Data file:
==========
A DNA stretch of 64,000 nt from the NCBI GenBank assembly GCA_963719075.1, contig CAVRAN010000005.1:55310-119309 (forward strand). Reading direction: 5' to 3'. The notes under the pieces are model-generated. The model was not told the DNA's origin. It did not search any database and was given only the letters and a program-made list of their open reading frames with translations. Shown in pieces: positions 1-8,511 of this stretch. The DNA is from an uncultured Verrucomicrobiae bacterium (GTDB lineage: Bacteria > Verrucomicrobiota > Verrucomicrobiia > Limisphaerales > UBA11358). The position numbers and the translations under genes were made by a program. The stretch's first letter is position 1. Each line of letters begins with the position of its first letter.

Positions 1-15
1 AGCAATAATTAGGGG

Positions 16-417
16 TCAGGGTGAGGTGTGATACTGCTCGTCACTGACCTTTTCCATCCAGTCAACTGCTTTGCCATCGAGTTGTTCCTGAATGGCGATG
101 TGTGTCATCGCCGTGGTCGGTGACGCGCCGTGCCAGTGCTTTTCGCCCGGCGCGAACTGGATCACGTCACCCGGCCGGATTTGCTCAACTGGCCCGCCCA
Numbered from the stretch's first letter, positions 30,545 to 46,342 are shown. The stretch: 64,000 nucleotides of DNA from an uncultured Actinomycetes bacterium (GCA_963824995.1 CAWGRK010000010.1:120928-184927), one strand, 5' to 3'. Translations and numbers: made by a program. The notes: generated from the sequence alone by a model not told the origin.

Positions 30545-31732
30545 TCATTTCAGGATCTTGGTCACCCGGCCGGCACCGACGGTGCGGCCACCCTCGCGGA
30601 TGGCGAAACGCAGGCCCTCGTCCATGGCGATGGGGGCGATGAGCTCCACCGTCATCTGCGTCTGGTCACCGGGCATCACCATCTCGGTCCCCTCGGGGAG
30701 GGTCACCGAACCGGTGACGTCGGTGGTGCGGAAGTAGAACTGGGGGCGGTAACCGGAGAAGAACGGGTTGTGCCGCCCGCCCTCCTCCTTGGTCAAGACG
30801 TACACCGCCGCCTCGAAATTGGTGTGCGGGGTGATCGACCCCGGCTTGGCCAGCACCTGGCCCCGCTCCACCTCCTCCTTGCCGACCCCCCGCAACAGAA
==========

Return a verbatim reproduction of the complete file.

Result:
A DNA stretch of 64,000 nt from the NCBI GenBank assembly GCA_963719075.1, contig CAVRAN010000005.1:55310-119309 (forward strand). Reading direction: 5' to 3'. The notes under the pieces are model-generated. The model was not told the DNA's origin. It did not search any database and was given only the letters and a program-made list of their open reading frames with translations. Shown in pieces: positions 1-8,511 of this stretch. The DNA is from an uncultured Verrucomicrobiae bacterium (GTDB lineage: Bacteria > Verrucomicrobiota > Verrucomicrobiia > Limisphaerales > UBA11358). The position numbers and the translations under genes were made by a program. The stretch's first letter is position 1. Each line of letters begins with the position of its first letter.

Positions 1-15
1 AGCAATAATTAGGGG

Positions 16-417
16 TCAGGGTGAGGTGTGATACTGCTCGTCACTGACCTTTTCCATCCAGTCAACTGCTTTGCCATCGAGTTGTTCCTGAATGGCGATG
101 TGTGTCATCGCCGTGGTCGGTGACGCGCCGTGCCAGTGCTTTTCGCCCGGCGCGAACTGGATCACGTCACCCGGCCGGATTTGCTCAACTGGCCCGCCCA
Numbered from the stretch's first letter, positions 30,545 to 46,342 are shown. The stretch: 64,000 nucleotides of DNA from an uncultured Actinomycetes bacterium (GCA_963824995.1 CAWGRK010000010.1:120928-184927), one strand, 5' to 3'. Translations and numbers: made by a program. The notes: generated from the sequence alone by a model not told the origin.

Positions 30545-31732
30545 TCATTTCAGGATCTTGGTCACCCGGCCGGCACCGACGGTGCGGCCACCCTCGCGGA
30601 TGGCGAAACGCAGGCCCTCGTCCATGGCGATGGGGGCGATGAGCTCCACCGTCATCTGCGTCTGGTCACCGGGCATCACCATCTCGGTCCCCTCGGGGAG
30701 GGTCACCGAACCGGTGACGTCGGTGGTGCGGAAGTAGAACTGGGGGCGGTAACCGGAGAAGAACGGGTTGTGCCGCCCGCCCTCCTCCTTGGTCAAGACG
30801 TACACCGCCGCCTCGAAATTGGTGTGCGGGGTGATCGACCCCGGCTTGGCCAGCACCTGGCCCCGCTCCACCTCCTCCTTGCCGACCCCCCGCAACAGAA